4) New Disclosure about Company Leadership Structure and the Board’s Role in the Risk Management Process to “require disclosure of the company’s leadership structure and why the company believes it is the best structure for it at the time of the filing. This proposed disclosure would appear in proxy and information statements. Under the proposed amendments, companies also would be required to disclose whether and why they have chosen to combine or separate the principal executive officer and board chair positions.”
To prepare for this, the board of directors, nominating committee and audit committee must fully understand the proposed changes. Now is the time to re-examine the company’s corporate governance to ensure that the rules are taken into account (especially if there are expected changes to the company’s leadership structure) and for boards and their audit committees to re-evaluate the company’s risk management function.
5) Require “Disclosure of fees paid to compensation consultants and their affiliates when they play any role in determining or recommending the amount or form of executive and director compensation, if they also provide other services to the company. In addition, the proposed amendments would require a description of any additional services provided to the company by the compensation consultants and any affiliates of the consultants.”
To prepare, a company should be educating boards and compensation committees about the proposed rules and more importantly taking steps now to determine the extent of the company’s involvement with its compensation consultants, including all project and fee arrangements. Be fully informed and be prepared to defend or replace your advisors. Don’t ask the advisors to write the defense for you! And read several Grahall blogs on this topic, most recently It Just Makes No Sense.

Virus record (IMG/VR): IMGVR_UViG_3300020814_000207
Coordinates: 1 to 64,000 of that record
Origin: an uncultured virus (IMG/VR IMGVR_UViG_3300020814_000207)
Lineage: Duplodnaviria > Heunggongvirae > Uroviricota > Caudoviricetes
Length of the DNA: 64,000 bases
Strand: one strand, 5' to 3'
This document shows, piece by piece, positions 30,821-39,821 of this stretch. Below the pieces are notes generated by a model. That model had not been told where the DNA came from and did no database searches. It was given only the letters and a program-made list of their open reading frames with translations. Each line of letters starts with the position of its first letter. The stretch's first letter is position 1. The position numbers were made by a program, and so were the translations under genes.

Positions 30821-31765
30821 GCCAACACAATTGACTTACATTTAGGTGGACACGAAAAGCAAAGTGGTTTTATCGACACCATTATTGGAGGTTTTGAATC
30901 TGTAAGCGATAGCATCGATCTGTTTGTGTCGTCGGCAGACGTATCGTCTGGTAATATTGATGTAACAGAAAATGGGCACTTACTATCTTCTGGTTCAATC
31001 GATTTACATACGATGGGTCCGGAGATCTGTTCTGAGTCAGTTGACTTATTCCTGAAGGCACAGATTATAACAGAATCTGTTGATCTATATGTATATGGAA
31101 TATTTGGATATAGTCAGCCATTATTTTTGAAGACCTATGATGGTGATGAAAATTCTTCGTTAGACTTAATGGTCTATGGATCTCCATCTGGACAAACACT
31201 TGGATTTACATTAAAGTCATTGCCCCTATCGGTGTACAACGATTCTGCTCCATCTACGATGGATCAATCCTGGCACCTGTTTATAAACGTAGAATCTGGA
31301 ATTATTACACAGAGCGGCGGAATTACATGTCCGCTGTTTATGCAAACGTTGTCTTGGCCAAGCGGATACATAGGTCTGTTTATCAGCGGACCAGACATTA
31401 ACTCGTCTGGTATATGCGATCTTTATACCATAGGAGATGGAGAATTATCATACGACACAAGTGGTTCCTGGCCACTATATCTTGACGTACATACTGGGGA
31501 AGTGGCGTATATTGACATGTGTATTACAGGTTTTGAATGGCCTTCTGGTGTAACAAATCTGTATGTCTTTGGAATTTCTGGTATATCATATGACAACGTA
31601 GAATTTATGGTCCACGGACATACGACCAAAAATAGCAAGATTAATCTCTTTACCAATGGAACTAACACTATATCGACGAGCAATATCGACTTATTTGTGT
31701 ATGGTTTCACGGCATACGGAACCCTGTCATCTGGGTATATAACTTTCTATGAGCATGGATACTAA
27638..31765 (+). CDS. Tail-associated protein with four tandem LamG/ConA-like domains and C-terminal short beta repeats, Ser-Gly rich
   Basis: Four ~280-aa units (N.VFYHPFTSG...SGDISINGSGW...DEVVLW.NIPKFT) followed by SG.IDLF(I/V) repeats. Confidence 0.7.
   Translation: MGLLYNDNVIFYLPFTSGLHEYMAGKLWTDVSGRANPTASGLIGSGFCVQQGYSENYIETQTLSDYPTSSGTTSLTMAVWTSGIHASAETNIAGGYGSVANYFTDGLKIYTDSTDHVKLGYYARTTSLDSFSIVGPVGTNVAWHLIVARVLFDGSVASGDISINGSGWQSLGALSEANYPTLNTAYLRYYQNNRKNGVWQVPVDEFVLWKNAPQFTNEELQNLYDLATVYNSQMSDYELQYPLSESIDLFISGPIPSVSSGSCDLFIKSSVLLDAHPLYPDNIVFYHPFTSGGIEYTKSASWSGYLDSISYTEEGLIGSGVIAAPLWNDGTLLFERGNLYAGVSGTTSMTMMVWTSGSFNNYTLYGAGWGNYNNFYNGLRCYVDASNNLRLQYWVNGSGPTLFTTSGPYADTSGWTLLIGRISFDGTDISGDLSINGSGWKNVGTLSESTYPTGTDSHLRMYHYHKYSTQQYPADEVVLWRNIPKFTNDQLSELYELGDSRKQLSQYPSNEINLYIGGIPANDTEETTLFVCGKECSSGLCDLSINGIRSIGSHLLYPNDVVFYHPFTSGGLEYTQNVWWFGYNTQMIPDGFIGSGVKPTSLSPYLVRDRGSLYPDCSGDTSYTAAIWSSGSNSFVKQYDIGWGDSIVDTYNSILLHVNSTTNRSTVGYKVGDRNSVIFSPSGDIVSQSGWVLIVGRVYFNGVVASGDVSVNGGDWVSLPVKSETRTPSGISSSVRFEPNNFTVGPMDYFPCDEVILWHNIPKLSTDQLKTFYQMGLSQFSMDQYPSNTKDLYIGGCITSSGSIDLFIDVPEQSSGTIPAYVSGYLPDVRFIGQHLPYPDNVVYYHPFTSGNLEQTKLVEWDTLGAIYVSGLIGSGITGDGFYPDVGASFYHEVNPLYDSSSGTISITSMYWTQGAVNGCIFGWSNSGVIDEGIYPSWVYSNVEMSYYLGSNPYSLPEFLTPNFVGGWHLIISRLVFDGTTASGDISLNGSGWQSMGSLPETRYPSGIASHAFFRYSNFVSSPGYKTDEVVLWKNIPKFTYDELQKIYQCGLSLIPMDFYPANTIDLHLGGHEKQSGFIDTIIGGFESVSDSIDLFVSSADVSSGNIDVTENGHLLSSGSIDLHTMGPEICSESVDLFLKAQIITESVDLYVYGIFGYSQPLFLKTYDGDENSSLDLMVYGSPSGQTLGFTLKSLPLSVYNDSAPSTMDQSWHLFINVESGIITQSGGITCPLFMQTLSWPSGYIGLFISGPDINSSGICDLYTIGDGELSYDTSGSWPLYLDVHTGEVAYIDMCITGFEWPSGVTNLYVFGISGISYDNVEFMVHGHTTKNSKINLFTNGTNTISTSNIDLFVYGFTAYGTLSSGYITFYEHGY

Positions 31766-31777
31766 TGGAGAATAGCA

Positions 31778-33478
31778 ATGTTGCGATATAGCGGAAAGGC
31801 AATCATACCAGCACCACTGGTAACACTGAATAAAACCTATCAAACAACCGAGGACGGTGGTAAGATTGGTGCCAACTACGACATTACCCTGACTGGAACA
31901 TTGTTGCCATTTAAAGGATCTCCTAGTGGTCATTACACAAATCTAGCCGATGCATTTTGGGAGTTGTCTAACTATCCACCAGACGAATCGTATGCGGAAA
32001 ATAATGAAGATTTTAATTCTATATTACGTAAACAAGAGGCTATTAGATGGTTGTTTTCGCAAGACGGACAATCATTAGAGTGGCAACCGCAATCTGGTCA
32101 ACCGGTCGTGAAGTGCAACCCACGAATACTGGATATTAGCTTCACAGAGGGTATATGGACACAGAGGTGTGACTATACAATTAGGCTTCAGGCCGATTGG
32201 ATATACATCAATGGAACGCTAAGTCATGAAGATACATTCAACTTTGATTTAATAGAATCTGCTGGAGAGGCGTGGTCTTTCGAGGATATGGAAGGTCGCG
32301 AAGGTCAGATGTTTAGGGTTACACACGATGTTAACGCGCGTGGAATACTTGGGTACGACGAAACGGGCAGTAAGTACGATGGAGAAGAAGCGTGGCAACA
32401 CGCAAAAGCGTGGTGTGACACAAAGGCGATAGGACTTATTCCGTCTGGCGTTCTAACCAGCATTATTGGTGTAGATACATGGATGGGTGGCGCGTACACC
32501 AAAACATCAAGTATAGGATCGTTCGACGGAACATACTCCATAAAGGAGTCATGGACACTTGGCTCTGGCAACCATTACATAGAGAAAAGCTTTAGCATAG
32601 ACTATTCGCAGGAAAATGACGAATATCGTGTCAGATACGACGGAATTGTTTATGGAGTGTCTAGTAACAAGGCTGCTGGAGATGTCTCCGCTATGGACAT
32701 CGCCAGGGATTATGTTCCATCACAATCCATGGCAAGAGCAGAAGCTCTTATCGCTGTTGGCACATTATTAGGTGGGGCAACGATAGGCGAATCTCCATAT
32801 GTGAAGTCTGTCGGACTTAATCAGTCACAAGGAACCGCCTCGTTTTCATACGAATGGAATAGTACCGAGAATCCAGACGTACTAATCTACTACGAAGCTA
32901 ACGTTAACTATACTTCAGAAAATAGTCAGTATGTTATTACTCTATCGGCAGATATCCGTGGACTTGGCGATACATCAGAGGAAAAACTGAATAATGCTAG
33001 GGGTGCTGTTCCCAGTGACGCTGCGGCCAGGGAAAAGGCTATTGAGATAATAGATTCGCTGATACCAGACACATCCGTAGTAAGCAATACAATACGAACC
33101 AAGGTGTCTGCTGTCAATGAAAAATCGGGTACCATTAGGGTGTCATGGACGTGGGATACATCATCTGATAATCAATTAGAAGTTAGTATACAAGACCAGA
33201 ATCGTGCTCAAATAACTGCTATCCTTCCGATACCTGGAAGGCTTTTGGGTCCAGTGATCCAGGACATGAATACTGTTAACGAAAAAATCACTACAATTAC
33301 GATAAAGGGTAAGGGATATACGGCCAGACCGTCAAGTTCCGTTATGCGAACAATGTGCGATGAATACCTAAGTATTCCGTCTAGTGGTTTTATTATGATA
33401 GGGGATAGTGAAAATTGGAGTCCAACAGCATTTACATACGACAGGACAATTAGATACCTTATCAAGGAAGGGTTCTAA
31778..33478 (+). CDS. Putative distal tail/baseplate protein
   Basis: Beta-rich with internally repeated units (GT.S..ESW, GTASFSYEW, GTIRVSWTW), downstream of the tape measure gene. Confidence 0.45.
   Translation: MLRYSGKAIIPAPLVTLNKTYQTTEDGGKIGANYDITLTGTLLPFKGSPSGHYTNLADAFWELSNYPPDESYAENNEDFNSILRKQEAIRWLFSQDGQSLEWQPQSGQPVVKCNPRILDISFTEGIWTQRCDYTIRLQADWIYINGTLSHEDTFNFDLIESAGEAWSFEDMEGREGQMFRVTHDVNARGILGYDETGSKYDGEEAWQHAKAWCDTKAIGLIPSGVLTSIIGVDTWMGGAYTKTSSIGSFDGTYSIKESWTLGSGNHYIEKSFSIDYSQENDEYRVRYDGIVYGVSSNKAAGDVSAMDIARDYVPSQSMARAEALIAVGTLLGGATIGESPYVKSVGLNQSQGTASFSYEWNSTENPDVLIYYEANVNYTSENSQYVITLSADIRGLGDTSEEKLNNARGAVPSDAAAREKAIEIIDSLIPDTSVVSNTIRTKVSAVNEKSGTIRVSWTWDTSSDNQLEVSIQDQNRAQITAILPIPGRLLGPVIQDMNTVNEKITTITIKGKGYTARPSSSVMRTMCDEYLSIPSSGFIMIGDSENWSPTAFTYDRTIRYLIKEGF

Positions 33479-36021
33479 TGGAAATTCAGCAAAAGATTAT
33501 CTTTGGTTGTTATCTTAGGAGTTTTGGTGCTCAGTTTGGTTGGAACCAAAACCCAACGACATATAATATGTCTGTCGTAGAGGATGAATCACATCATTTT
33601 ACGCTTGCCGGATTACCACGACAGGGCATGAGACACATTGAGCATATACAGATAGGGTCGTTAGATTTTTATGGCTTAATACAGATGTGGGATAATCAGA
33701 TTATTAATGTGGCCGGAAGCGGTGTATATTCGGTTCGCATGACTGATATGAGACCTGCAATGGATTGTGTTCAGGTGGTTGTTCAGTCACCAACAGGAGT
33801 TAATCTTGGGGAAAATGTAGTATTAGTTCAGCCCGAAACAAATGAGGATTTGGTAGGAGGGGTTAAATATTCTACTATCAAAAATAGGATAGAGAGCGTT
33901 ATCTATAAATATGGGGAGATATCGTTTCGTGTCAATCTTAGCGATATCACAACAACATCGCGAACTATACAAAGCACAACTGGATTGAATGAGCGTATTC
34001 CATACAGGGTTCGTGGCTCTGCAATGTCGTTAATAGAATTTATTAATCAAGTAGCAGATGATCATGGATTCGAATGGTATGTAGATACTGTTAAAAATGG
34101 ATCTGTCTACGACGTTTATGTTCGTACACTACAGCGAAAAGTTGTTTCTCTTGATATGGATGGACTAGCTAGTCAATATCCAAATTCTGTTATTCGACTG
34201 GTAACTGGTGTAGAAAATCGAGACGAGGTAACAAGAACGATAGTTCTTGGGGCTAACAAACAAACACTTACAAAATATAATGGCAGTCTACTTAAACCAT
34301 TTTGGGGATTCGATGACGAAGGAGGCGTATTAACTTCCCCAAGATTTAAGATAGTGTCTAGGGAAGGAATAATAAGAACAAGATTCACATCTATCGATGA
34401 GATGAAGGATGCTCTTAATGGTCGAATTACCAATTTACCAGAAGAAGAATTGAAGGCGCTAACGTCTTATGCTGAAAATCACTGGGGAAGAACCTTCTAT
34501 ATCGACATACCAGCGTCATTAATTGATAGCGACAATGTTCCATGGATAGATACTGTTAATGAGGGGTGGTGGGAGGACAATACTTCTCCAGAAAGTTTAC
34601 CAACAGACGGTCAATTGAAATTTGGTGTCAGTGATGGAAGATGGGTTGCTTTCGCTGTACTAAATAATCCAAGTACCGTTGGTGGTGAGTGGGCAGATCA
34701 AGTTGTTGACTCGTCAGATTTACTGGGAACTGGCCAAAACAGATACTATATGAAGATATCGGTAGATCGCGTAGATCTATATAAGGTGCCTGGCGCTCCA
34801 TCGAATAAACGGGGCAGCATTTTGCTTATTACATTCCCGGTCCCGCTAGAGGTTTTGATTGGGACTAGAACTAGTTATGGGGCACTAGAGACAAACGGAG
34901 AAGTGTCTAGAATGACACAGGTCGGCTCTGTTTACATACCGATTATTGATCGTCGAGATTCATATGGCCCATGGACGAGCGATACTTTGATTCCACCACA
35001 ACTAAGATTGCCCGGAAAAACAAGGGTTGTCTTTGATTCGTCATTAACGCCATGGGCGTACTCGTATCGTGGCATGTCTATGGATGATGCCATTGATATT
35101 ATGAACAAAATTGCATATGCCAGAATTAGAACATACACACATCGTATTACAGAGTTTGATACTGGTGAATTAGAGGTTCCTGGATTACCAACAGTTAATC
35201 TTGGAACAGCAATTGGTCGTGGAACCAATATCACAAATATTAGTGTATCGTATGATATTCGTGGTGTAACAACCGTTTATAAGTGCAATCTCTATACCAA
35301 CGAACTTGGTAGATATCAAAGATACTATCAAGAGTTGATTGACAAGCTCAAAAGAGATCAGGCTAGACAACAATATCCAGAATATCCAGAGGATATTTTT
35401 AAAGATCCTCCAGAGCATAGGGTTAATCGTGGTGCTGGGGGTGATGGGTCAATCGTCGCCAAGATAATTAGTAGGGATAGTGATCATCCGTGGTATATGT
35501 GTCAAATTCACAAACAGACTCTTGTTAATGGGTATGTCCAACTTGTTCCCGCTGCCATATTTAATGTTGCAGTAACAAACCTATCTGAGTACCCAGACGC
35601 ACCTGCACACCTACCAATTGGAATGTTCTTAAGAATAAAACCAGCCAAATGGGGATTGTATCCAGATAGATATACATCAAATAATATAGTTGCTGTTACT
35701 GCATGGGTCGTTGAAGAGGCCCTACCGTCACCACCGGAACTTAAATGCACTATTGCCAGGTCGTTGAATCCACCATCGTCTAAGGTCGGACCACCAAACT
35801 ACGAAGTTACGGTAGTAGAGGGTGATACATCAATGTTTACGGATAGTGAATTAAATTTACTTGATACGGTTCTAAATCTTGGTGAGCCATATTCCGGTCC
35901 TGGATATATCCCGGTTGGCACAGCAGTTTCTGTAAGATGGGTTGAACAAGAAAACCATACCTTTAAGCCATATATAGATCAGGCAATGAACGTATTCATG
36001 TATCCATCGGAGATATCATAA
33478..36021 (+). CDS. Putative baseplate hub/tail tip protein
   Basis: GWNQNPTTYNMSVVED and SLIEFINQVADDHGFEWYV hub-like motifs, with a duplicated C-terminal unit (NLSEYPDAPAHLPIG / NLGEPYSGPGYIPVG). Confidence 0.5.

From our perspective, we believe that the SEC will be “all over” the proxies this year. The embarrassment they suffered as a result of the Madoff scandal will result in many, many additional requirements for information and clarification. That scandal, coupled with the fact that the SEC is a) understaffed, b) inexperienced, and c) underperforming, will take its toll on public companies this year.
Public companies will be best positioned to address both the proposed rules and any follow up questions if they have confidence in the independence of their advisors and board members, have clearly followed the protocols and procedures for setting executive pay, and can clearly articulate their risk management procedures. If you can’t do this today, call us. We can help.
Contact Grahall’s OmniMedia Editorial Board at email@example.com